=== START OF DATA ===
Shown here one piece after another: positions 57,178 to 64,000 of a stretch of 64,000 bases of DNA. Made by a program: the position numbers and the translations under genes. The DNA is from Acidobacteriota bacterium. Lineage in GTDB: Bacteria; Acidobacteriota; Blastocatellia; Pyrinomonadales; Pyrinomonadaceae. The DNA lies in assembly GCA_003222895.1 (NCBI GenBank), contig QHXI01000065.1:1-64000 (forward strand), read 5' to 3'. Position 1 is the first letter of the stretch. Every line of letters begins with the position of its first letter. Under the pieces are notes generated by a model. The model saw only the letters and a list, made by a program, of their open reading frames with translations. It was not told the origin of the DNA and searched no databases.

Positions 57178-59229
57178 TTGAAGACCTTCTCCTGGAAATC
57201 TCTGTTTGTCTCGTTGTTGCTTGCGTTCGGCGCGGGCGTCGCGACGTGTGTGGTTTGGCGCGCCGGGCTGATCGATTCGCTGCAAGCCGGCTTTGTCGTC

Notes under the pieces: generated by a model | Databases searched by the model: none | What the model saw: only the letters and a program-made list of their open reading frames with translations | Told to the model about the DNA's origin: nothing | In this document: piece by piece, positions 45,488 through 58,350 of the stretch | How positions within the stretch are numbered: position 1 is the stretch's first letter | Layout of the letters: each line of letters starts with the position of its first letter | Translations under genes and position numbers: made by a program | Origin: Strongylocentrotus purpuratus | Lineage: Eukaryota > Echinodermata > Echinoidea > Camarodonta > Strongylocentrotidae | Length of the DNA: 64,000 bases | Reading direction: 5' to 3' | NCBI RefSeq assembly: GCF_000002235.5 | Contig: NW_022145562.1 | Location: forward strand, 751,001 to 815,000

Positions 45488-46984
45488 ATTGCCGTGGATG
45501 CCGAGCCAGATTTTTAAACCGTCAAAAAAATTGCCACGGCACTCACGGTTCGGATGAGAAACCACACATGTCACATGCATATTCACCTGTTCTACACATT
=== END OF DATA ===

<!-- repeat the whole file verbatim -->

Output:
Shown here one piece after another: positions 57,178 to 64,000 of a stretch of 64,000 bases of DNA. Made by a program: the position numbers and the translations under genes. The DNA is from Acidobacteriota bacterium. Lineage in GTDB: Bacteria; Acidobacteriota; Blastocatellia; Pyrinomonadales; Pyrinomonadaceae. The DNA lies in assembly GCA_003222895.1 (NCBI GenBank), contig QHXI01000065.1:1-64000 (forward strand), read 5' to 3'. Position 1 is the first letter of the stretch. Every line of letters begins with the position of its first letter. Under the pieces are notes generated by a model. The model saw only the letters and a list, made by a program, of their open reading frames with translations. It was not told the origin of the DNA and searched no databases.

Positions 57178-59229
57178 TTGAAGACCTTCTCCTGGAAATC
57201 TCTGTTTGTCTCGTTGTTGCTTGCGTTCGGCGCGGGCGTCGCGACGTGTGTGGTTTGGCGCGCCGGGCTGATCGATTCGCTGCAAGCCGGCTTTGTCGTC

Notes under the pieces: generated by a model | Databases searched by the model: none | What the model saw: only the letters and a program-made list of their open reading frames with translations | Told to the model about the DNA's origin: nothing | In this document: piece by piece, positions 45,488 through 58,350 of the stretch | How positions within the stretch are numbered: position 1 is the stretch's first letter | Layout of the letters: each line of letters starts with the position of its first letter | Translations under genes and position numbers: made by a program | Origin: Strongylocentrotus purpuratus | Lineage: Eukaryota > Echinodermata > Echinoidea > Camarodonta > Strongylocentrotidae | Length of the DNA: 64,000 bases | Reading direction: 5' to 3' | NCBI RefSeq assembly: GCF_000002235.5 | Contig: NW_022145562.1 | Location: forward strand, 751,001 to 815,000

Positions 45488-46984
45488 ATTGCCGTGGATG
45501 CCGAGCCAGATTTTTAAACCGTCAAAAAAATTGCCACGGCACTCACGGTTCGGATGAGAAACCACACATGTCACATGCATATTCACCTGTTCTACACATT